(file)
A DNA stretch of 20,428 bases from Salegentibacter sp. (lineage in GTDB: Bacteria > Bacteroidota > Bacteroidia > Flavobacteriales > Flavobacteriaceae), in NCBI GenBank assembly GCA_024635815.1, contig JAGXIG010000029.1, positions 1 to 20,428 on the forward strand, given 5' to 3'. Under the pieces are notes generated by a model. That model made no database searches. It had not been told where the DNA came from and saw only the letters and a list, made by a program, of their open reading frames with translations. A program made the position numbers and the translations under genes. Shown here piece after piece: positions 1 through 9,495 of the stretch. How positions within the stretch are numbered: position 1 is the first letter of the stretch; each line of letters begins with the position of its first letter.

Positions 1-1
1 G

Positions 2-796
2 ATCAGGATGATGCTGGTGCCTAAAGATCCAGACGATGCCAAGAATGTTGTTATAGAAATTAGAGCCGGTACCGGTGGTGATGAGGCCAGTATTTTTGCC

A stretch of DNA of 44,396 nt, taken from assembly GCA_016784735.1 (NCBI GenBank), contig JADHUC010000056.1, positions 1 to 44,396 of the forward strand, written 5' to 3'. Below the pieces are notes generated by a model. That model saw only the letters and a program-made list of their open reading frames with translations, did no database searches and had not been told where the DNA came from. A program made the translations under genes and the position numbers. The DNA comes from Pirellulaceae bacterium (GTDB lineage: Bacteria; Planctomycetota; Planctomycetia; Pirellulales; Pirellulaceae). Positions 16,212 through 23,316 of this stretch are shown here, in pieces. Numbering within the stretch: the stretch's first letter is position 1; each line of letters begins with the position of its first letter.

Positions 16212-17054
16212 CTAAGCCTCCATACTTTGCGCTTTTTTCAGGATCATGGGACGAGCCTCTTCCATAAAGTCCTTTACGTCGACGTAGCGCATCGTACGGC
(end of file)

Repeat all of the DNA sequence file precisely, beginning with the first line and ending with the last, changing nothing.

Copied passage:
A DNA stretch of 20,428 bases from Salegentibacter sp. (lineage in GTDB: Bacteria > Bacteroidota > Bacteroidia > Flavobacteriales > Flavobacteriaceae), in NCBI GenBank assembly GCA_024635815.1, contig JAGXIG010000029.1, positions 1 to 20,428 on the forward strand, given 5' to 3'. Under the pieces are notes generated by a model. That model made no database searches. It had not been told where the DNA came from and saw only the letters and a list, made by a program, of their open reading frames with translations. A program made the position numbers and the translations under genes. Shown here piece after piece: positions 1 through 9,495 of the stretch. How positions within the stretch are numbered: position 1 is the first letter of the stretch; each line of letters begins with the position of its first letter.

Positions 1-1
1 G

Positions 2-796
2 ATCAGGATGATGCTGGTGCCTAAAGATCCAGACGATGCCAAGAATGTTGTTATAGAAATTAGAGCCGGTACCGGTGGTGATGAGGCCAGTATTTTTGCC

A stretch of DNA of 44,396 nt, taken from assembly GCA_016784735.1 (NCBI GenBank), contig JADHUC010000056.1, positions 1 to 44,396 of the forward strand, written 5' to 3'. Below the pieces are notes generated by a model. That model saw only the letters and a program-made list of their open reading frames with translations, did no database searches and had not been told where the DNA came from. A program made the translations under genes and the position numbers. The DNA comes from Pirellulaceae bacterium (GTDB lineage: Bacteria; Planctomycetota; Planctomycetia; Pirellulales; Pirellulaceae). Positions 16,212 through 23,316 of this stretch are shown here, in pieces. Numbering within the stretch: the stretch's first letter is position 1; each line of letters begins with the position of its first letter.

Positions 16212-17054
16212 CTAAGCCTCCATACTTTGCGCTTTTTTCAGGATCATGGGACGAGCCTCTTCCATAAAGTCCTTTACGTCGACGTAGCGCATCGTACGGC